The Sand, Gravel, & Construction Materials Industry
In British Columbia, aggregate pits are designated as mines. As such, the Ministry of Energy and Mines is responsible for their
planning, management and regulation, including permitting, health, safety and reclamation.
Crushed stone and sand and gravel are most often used by the construction industry. For example, an average 1,500-square-foot
home, when considering its proportional share of new streets, schools, churches, municipal construction projects and shopping
centers, requires about 330 tons of aggregate.
Typical Uses of Aggregates
The cost of transporting processed aggregate to the point at
which it will be used is a critical consideration in the eco-nomics
of any quarry operation. Because transport plays a
central role in determining aggregate prices, the use of
competitive and high-volume delivery means, such as barge
transport, and deep sea vessels, allows penetration and
expansion in other market areas.
(Click images to enlarge)
As a result of declining resource base and longer travel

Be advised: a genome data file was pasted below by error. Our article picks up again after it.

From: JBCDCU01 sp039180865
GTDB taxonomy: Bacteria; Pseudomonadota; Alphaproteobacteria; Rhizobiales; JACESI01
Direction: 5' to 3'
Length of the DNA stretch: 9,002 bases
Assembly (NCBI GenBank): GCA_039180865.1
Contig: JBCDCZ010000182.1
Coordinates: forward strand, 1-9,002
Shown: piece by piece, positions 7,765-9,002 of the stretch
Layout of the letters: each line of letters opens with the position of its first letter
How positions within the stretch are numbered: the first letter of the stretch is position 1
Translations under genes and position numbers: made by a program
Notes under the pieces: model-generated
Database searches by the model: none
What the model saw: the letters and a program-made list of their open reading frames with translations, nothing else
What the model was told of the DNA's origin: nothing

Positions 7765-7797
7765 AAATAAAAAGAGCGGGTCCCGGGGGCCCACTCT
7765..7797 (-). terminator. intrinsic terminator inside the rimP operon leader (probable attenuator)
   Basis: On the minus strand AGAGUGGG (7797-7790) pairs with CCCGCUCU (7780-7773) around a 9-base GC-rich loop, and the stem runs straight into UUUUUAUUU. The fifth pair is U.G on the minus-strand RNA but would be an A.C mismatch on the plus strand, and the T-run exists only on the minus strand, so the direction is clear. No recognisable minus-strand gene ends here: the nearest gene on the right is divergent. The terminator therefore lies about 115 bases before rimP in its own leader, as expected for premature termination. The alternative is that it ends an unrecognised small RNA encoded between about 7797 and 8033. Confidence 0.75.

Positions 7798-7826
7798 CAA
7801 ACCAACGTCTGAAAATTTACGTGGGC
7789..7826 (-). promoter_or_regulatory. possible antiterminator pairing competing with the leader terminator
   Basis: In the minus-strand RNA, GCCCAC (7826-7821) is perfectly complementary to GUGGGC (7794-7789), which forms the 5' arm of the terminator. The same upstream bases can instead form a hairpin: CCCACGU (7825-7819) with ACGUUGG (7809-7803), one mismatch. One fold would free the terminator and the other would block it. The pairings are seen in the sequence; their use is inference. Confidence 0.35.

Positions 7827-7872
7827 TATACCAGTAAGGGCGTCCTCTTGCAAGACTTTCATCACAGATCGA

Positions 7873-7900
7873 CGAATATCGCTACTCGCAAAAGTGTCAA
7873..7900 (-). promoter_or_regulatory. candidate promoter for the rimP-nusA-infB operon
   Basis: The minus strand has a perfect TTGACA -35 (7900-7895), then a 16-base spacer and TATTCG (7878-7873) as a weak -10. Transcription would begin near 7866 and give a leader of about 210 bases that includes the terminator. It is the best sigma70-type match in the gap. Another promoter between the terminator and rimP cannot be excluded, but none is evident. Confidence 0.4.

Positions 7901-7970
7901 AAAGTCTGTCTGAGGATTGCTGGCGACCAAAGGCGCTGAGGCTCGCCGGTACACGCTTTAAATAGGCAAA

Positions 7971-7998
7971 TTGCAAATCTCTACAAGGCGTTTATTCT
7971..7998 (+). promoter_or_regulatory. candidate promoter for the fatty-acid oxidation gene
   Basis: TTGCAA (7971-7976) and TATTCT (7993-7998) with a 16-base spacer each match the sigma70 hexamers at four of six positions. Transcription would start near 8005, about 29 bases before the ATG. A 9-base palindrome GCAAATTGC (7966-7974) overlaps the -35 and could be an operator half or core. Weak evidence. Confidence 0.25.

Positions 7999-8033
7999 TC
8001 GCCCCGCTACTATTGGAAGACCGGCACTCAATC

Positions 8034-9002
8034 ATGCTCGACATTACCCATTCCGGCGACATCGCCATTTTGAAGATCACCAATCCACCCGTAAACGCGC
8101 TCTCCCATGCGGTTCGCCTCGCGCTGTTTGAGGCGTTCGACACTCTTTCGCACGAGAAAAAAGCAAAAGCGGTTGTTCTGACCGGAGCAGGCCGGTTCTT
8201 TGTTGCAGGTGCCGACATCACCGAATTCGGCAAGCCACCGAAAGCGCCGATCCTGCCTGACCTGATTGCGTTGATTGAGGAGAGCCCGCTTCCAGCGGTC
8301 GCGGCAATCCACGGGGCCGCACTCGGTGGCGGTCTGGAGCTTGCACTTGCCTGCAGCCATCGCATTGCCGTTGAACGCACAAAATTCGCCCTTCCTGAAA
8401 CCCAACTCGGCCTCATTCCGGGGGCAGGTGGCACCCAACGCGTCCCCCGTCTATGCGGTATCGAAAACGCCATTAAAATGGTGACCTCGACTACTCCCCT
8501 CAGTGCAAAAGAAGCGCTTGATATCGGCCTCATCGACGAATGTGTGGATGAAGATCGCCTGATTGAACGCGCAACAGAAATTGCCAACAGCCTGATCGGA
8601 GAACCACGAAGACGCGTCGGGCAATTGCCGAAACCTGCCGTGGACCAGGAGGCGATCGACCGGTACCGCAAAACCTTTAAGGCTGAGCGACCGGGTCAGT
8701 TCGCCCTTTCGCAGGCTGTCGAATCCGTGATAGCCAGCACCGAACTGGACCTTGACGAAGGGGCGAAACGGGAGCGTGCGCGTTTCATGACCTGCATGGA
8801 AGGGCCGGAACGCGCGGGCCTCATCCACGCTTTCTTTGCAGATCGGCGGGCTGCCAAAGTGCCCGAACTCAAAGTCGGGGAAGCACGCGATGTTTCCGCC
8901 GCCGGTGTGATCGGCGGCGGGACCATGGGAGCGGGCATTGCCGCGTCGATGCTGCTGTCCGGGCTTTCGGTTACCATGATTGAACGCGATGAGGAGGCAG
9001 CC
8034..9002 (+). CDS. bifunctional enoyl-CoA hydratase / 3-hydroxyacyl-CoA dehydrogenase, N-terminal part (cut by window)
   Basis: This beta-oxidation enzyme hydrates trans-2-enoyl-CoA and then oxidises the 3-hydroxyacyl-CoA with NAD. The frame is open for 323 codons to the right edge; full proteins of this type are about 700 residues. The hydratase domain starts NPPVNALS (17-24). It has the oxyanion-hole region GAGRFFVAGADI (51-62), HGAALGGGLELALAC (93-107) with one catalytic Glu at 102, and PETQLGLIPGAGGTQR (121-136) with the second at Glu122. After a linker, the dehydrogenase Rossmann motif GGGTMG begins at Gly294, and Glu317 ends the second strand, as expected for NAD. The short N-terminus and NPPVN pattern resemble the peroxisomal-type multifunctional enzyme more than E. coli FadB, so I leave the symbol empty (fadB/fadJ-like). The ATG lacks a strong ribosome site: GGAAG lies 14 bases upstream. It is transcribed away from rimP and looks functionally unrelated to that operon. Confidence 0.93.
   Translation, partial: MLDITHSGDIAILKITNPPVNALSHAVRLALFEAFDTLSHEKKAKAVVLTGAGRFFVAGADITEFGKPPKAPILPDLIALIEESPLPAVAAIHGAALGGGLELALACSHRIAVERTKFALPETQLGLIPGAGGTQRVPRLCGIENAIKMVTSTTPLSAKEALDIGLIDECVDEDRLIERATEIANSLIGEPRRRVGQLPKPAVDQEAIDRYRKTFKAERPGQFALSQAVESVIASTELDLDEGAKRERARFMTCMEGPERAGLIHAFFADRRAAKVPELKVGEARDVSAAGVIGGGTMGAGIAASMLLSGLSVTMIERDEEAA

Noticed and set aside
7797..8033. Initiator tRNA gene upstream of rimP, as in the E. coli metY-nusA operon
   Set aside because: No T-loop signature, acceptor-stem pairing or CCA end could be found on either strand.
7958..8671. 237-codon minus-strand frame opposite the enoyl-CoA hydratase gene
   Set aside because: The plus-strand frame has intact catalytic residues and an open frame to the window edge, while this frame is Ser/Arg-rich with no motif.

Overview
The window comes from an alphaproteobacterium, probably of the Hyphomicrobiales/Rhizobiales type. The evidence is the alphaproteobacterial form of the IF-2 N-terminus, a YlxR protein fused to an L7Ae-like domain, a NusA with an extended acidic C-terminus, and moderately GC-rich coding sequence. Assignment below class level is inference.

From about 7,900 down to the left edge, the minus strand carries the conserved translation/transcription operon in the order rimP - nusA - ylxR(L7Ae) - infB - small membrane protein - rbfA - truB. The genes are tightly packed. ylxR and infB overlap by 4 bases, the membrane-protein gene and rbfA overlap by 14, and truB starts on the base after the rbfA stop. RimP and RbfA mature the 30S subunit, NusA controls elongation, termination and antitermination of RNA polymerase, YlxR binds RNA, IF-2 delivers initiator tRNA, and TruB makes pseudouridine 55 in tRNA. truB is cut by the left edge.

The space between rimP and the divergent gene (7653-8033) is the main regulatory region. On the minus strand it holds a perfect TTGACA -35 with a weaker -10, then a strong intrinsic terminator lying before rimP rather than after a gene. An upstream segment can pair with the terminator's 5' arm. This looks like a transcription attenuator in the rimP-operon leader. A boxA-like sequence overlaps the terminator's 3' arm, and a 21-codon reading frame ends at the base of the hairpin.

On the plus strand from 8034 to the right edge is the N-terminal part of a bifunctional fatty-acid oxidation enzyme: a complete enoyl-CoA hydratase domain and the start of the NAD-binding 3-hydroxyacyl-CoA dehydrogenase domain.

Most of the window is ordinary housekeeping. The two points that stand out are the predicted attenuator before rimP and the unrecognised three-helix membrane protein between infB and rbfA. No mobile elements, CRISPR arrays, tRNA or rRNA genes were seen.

distances between gravel pits and end users, sand and gravel
prices have risen in the last decade. Statistics Canada reports
that the sand & gravel index increased over 25% in the
period 1994 through 1998. This increase in cost is forecast to
continue as close by inventories are exhausted.
Whereas the volume of coastwise shipping has been small
relative to total production, B.C. leads the country in this area
and the outlook for continued growth is positive.
The total value of production from stone quarries has
increased dramatically from the 1980's, a period of slower
growth. While the mining industry as a whole has not had
widespread growth, the sand & gravel / quarry component
has. It is also significant that mining operations have one of
the highest employment multipliers of any industry.
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